Happiness at Different Ages: The Social Context Matters

72 Pages Posted: 10 Apr 2019 Last revised: 18 Apr 2019

See all articles by John F. Helliwell

John F. Helliwell

University of British Columbia (UBC) - Department of Economics; National Bureau of Economic Research (NBER)

Haifang Huang

University of Alberta - Department of Economics

Max B. Norton

University of British Columbia (UBC)

Shun Wang

KDI School of Public Policy and Management

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Date Written: November 1, 2018

Abstract

This paper uses a variety of individual-level survey data from several countries to test for interactions between subjective well-being at different ages and variables measuring the nature and quality of the social context at work, at home, and in the community. While earlier studies have found important age patterns (often U-shaped) and social context effects, these two sets of variables have generally been treated as mutually independent. We test for and find several large and highly significant interactions. Results are presented for life evaluations and (in some surveys) for happiness yesterday, in models with and without other control variables. The U-shape in age is found to be significantly flatter, and well-being in the middle of the age range higher, for those who are in workplaces with partner-like superiors, for those living as couples, and for those who have lived for longer in their communities. A strong sense of community belonging is associated with greater life satisfaction at all ages, but especially so at ages 60 and above, in some samples deepening the U-shape in age by increasing the size of the life satisfaction gains following the mid-life low.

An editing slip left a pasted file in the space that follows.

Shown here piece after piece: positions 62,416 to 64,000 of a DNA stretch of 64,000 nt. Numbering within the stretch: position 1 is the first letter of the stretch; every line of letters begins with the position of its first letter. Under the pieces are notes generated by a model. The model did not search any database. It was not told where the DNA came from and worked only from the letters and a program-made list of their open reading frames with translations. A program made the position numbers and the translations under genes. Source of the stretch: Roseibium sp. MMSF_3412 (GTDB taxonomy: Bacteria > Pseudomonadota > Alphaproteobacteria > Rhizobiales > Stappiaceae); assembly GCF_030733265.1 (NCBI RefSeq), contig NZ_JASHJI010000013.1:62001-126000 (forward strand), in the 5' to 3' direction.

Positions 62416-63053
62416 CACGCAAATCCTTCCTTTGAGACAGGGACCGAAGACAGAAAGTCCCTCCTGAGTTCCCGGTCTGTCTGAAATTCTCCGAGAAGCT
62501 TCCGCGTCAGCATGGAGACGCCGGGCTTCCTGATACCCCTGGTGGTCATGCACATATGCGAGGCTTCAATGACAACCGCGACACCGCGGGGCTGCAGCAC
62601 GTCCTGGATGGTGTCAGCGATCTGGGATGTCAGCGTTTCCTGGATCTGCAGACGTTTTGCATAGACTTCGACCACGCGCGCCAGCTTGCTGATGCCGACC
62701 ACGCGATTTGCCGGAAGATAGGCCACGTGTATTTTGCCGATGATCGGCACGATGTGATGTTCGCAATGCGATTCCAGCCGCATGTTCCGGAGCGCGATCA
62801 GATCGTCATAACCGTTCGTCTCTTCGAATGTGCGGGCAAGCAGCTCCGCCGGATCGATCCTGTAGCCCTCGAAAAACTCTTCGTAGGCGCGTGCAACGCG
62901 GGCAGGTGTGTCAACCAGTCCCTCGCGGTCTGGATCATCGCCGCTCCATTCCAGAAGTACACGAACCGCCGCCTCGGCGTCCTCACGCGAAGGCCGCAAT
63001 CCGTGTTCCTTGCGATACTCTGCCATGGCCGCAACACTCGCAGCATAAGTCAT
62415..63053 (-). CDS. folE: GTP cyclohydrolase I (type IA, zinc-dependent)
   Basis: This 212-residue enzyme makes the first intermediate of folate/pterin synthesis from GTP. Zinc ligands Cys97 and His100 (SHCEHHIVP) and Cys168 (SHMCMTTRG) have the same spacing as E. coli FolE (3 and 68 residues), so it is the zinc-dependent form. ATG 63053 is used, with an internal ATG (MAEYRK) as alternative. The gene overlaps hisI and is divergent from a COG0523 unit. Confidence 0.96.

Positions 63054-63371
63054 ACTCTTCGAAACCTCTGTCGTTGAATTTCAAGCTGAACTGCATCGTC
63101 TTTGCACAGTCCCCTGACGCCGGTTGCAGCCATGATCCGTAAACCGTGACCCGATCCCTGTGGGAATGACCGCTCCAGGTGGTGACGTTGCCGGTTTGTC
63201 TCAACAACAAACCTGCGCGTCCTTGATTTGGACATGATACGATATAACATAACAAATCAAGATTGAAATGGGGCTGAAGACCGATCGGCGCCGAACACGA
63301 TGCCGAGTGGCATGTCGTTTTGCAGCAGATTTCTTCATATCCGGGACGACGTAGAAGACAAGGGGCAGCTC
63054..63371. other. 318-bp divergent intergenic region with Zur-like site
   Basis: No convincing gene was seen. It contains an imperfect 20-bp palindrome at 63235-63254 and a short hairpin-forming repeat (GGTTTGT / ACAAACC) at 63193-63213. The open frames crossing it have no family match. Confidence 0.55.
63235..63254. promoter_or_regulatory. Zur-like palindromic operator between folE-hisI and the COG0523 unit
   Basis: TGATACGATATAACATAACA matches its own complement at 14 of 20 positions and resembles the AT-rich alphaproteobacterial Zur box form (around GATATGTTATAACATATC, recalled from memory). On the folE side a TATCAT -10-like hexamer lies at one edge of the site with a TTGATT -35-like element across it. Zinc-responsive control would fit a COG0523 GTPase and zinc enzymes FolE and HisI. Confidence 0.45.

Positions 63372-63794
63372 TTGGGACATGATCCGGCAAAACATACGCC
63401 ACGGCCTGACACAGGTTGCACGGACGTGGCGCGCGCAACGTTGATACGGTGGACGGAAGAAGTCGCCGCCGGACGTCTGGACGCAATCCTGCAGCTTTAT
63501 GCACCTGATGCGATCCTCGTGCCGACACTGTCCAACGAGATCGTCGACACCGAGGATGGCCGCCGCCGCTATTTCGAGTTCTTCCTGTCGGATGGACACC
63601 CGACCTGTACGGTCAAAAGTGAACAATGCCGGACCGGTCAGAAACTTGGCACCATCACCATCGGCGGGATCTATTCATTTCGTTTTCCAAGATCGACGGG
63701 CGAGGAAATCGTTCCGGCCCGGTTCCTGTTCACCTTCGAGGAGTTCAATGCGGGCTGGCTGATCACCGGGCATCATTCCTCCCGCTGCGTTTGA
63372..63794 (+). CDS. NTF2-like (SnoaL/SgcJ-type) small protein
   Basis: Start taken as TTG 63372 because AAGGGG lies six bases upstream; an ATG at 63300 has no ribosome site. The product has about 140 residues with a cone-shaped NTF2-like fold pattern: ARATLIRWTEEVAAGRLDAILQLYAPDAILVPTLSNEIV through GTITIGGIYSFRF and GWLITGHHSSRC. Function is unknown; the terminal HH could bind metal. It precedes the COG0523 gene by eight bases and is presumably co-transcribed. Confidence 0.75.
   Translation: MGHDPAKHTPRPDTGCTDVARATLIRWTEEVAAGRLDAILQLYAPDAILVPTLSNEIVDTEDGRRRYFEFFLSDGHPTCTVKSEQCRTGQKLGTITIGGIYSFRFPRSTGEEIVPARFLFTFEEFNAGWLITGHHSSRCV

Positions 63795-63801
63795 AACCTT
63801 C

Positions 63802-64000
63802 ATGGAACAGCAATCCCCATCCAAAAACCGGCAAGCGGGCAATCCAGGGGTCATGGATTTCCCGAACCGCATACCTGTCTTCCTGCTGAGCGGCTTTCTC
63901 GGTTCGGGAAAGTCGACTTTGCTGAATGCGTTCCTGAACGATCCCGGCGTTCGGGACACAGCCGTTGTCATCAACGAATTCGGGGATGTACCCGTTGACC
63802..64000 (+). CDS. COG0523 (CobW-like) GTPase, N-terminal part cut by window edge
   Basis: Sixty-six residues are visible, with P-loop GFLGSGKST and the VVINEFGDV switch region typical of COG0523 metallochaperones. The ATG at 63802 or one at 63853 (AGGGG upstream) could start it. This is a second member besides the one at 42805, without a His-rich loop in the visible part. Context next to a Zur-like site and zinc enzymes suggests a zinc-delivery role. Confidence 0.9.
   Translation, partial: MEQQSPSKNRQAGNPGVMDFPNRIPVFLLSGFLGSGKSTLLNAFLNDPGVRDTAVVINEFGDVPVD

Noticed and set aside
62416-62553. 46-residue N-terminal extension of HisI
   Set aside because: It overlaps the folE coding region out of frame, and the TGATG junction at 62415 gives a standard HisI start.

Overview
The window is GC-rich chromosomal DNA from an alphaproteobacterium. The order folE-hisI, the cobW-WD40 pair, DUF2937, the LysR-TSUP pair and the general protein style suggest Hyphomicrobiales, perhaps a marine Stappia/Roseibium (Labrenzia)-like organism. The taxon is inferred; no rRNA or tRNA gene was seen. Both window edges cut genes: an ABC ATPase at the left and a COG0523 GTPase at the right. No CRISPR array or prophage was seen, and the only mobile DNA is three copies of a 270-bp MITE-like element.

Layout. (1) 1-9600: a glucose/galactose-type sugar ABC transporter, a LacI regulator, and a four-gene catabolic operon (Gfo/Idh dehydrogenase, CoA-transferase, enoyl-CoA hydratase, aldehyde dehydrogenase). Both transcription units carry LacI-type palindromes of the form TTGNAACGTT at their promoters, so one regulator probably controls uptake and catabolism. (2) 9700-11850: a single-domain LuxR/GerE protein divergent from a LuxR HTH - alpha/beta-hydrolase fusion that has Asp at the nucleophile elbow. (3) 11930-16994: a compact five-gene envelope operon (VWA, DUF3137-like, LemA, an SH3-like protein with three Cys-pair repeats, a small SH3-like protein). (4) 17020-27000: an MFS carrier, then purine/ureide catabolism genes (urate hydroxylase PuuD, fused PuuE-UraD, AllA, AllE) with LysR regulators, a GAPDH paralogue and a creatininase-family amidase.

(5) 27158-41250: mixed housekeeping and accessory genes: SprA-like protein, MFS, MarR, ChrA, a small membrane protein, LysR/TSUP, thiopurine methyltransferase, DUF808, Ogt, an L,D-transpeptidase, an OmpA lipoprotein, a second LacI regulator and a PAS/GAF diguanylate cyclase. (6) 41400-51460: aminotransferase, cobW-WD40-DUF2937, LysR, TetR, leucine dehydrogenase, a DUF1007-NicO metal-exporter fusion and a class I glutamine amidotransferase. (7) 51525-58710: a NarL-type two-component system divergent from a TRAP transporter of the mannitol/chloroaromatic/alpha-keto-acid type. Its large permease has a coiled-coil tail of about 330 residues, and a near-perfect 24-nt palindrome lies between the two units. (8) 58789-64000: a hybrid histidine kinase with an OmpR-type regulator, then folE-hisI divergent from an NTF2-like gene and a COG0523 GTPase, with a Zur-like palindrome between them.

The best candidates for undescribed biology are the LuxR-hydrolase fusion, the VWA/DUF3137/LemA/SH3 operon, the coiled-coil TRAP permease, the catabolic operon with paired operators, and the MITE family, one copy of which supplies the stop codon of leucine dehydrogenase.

JEL Classification: I31, J12, J32, R13

Suggested Citation

Helliwell, John F. and Huang, Haifang and Norton, Max B. and Wang, Shun, Happiness at Different Ages: The Social Context Matters (November 1, 2018). KDI School of Pub Policy & Management Paper No. 19-06, Available at SSRN: https://ssrn.com/abstract=3369330 or http://dx.doi.org/10.2139/ssrn.3369330

John F. Helliwell

University of British Columbia (UBC) - Department of Economics ( email )

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Haifang Huang

University of Alberta - Department of Economics ( email )

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Max B. Norton

University of British Columbia (UBC) ( email )

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Shun Wang (Contact Author)

KDI School of Public Policy and Management ( email )

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Korea, Republic of (South Korea)

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